Dr. Biology: This is Ask a Biologist, a program about the living world, and I'm Dr. Biology. We're continuing our conversation with Ed Wilson. Since I introduced you as a science rock star in the last show, I thought I would ask you what you think it takes to be a really great scientist.
Edward O. Wilson: Let me put it this way. It isn't brains. It isn't intelligence. [laughter] That may come as a shock to hear that. When I was a boy, I scored 123 in IQ. That sort of depressed me because I wanted to be a scientist. I thought maybe I would be better at doing something else, just going into farming, or whatever, but I stuck with science because I couldn't think of doing anything else. I subsequently learned that two of the greatest scientists of the 20th century one is regarded as one of the two or three best theoretical physicists in the world, and another one, one of the great pioneering molecular geneticists have IQs of 121 and 122.
What's going on here? We always thought that the great scientists would have to be 160, 170. If you find a child that's got a 160 IQ, then you direct them toward, maybe, science. But, that turns out not to be the case.
Where have all the 160s and 170s gone? I'll tell you. They joined the Mensa Society and work for the IRS.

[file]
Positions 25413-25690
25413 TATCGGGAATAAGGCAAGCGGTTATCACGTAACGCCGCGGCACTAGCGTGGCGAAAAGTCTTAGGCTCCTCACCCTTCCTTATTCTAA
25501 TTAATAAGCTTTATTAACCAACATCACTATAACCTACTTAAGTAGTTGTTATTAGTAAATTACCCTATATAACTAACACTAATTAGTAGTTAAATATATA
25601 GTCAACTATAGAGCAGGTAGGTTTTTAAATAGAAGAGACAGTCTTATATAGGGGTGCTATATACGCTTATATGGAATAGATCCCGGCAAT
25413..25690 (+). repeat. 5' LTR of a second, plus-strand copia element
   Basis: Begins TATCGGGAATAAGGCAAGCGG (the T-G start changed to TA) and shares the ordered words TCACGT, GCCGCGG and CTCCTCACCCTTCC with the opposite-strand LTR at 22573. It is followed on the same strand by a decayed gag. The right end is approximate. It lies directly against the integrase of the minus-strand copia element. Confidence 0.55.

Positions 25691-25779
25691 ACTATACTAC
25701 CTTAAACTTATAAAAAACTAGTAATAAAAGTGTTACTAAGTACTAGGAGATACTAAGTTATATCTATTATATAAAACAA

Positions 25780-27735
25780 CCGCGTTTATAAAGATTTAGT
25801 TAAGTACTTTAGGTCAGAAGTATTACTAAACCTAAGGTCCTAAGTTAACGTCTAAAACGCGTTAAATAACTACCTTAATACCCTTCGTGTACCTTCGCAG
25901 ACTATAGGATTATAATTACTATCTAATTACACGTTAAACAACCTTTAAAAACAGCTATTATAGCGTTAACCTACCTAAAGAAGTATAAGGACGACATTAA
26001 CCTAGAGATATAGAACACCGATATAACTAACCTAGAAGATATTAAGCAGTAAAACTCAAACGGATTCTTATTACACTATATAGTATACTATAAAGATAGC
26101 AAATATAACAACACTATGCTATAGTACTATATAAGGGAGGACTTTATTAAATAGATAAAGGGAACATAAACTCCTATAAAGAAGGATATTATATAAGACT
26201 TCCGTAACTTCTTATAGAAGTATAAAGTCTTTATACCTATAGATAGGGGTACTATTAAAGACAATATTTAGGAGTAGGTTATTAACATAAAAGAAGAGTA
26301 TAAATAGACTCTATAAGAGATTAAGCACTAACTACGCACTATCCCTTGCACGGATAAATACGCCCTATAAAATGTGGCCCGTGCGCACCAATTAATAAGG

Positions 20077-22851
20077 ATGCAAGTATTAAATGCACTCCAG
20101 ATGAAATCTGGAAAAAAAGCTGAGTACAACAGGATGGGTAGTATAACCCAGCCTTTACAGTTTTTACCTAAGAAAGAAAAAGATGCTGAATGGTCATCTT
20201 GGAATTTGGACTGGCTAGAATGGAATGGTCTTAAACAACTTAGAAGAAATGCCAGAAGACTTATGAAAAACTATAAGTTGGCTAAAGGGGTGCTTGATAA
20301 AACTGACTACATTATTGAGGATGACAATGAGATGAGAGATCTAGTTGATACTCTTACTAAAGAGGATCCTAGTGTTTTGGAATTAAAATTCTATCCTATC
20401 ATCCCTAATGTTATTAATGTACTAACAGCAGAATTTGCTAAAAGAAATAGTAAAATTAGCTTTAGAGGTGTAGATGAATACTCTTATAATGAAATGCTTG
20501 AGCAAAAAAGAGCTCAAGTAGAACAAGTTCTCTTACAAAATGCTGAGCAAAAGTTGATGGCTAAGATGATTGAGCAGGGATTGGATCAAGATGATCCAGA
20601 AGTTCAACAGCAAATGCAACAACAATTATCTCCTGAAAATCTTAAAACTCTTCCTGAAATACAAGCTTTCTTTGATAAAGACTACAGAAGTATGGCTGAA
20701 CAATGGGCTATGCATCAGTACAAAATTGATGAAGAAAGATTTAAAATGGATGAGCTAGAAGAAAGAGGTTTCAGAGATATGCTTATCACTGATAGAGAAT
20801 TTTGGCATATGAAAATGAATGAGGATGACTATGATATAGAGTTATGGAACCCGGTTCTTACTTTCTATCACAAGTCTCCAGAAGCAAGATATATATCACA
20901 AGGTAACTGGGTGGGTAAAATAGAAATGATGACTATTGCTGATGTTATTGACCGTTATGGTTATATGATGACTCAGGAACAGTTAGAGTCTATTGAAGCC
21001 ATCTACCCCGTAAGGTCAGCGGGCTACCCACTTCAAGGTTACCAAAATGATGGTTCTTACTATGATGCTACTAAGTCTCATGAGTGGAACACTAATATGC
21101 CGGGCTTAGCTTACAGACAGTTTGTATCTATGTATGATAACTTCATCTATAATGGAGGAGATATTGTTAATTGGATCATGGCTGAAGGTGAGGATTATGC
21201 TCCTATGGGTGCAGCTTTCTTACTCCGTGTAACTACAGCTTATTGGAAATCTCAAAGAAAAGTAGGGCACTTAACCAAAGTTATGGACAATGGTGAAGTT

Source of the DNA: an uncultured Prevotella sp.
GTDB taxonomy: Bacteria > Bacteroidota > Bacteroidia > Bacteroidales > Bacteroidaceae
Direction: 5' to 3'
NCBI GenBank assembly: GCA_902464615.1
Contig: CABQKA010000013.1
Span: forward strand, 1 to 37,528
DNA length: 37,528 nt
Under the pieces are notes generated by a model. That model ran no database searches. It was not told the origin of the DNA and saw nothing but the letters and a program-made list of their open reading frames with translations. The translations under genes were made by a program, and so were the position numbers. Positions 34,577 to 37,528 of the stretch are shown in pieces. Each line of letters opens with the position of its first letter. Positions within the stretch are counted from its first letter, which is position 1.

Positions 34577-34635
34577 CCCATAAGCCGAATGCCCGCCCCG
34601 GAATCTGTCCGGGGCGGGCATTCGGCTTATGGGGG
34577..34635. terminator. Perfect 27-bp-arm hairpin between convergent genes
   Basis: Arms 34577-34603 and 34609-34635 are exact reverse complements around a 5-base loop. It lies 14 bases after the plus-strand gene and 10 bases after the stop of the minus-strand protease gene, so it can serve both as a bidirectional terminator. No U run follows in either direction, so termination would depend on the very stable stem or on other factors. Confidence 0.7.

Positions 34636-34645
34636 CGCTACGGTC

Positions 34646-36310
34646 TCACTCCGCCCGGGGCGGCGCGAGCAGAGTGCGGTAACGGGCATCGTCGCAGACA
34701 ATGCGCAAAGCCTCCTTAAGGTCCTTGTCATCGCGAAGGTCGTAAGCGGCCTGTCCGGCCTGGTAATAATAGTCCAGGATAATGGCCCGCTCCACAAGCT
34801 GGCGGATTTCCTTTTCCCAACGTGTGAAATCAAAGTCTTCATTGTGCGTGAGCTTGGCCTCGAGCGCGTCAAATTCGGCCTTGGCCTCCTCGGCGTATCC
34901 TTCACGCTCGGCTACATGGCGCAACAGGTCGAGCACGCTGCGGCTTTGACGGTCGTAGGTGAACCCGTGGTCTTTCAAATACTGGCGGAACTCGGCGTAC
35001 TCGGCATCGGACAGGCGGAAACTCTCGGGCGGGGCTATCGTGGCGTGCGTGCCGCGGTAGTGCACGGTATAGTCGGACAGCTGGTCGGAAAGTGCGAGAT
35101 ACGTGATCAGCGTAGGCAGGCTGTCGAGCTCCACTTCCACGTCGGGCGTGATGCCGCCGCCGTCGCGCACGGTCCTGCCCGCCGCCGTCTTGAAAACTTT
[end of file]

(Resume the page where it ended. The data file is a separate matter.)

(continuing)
Ed: I've decided that there is an ideal IQ for a scientist. That's, basically, remembering words, putting words together, working out puzzles, doing crossword puzzles at which I'm lousy and so on. There is an ideal intelligence, and that is bright enough to see what needs to be done, to select important problems in science, but not so bright that you get bored doing it. I've often thought that when you get somebody that can put things together and do things real fast, they get "As" without much effort. They get bored with ordinary puzzles, and the like. Then they get bored with science because 90% or more of science is just plain hard work: repeating, testing, going through routine possibilities one after the other into unknown territory for which there is no answer not at first.
Dr. Biology: It sounds like an important part of being a good scientist is to be possessed, or to have a passion for science.
Ed: Passion is absolutely essential. You have to have a passion for the subject. You really want to cast your imagination into the far galaxies. You just got to know if there are Earth like planets going around other stars and whether life will be there. You just have to know what the life was like on the bottom of the sea. Or you just want to know everything about those orb weaving spiders in your garden. Passion. You care and you just stick with it. People may even think you're a little eccentric. But, there is much more.